Sometimes I wonder why some plays come back as revivals and Two for the seesaw is one of them.
Jerry (Charles Dorfman) is a businessman, newly arrived in New York. Though unhappily married, he is averse to asking for a divorce. This state of affairs gets dicey when he falls in love with a professional dancer, Gittel (Elsie Bennet). Once he does get a divorce, though they remain fond of one another, the couple finally realize that any future relationship will do more harm than good for both of them.
Two for the seesaw is a wordy play where not much happens. There is a fluctuation of power that goes back and forth in the relationship between the two characters. And the endless, stilted, rigid dialog ultimately goes nowhere. It's enough to drive any viewer to distraction. The story, what there is of it, appears too dated to resonate with contemporary audiences.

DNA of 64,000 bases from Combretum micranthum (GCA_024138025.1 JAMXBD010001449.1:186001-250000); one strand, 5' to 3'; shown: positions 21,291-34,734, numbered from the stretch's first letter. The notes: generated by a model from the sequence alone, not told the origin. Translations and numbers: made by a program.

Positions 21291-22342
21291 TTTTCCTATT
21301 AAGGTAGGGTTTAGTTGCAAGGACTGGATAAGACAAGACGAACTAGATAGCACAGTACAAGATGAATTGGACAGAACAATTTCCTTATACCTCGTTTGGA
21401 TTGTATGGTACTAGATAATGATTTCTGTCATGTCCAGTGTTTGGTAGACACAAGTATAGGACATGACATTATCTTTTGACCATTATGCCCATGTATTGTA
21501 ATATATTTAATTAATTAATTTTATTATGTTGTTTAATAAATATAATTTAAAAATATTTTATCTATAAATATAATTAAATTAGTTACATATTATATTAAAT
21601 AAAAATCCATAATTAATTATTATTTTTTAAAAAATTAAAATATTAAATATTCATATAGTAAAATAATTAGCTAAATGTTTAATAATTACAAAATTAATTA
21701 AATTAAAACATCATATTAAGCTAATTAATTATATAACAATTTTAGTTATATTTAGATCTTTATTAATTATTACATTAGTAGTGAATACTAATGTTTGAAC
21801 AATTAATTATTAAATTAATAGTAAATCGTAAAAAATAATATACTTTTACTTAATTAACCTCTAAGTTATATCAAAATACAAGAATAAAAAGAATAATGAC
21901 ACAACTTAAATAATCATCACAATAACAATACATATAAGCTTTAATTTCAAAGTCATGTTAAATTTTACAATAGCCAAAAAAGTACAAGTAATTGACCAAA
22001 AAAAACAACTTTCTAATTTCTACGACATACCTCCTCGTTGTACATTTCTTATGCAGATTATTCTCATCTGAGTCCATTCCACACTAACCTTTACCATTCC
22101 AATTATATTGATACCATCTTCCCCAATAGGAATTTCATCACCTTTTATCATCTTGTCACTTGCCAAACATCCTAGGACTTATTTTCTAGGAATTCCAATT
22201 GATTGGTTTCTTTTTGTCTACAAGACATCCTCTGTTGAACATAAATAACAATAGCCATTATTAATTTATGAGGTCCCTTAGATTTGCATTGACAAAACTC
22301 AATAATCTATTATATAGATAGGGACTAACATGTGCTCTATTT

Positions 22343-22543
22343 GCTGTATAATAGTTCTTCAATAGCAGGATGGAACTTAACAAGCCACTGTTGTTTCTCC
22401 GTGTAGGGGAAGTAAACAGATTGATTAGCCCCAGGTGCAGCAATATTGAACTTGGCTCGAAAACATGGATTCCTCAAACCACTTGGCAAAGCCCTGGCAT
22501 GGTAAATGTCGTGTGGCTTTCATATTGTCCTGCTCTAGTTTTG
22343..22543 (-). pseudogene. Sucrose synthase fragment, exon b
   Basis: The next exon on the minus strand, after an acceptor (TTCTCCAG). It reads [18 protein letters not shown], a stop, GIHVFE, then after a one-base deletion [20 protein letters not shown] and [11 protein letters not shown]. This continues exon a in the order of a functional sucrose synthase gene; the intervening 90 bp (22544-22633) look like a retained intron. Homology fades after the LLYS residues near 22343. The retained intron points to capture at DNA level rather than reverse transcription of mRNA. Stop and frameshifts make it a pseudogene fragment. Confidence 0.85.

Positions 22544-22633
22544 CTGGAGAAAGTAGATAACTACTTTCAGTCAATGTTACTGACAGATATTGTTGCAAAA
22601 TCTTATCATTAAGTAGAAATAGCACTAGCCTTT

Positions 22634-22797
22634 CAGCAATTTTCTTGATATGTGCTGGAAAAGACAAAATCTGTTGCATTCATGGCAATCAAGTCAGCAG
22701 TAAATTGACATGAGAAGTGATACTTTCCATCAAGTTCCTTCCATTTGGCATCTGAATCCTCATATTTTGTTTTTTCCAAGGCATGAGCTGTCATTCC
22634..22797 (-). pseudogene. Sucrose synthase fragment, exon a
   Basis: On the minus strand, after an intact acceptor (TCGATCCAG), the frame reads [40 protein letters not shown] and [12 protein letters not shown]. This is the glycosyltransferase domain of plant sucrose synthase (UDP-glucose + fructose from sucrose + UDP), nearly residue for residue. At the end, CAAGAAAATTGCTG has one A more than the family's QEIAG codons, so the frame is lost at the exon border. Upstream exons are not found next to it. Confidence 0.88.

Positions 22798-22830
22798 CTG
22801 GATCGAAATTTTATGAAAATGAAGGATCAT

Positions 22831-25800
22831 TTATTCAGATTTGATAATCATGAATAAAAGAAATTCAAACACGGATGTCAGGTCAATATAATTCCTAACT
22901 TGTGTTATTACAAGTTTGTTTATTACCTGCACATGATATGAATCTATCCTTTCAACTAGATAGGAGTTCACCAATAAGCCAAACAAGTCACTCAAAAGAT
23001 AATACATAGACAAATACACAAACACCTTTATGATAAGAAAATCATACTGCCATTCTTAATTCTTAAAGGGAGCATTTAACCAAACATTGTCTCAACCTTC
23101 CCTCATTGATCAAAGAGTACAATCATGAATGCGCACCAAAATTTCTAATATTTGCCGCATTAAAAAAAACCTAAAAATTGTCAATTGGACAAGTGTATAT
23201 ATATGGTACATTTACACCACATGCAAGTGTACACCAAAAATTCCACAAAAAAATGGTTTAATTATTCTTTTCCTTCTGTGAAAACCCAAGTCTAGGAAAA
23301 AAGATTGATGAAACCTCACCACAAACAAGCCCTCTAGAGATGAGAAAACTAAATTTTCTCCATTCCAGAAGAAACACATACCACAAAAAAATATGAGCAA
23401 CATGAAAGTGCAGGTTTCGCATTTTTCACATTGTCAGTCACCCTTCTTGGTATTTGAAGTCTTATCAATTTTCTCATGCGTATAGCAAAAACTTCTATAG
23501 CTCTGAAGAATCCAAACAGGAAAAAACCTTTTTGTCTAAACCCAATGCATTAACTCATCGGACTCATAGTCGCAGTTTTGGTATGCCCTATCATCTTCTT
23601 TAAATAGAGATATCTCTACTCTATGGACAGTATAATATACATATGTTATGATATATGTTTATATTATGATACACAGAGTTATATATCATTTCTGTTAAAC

The idea of a story about two people who need to have other people depending on them is interesting and there are some funny moments, but even if the play is more than two hours long, it is really hard to empathize with them and care about their destiny and the dramatic end.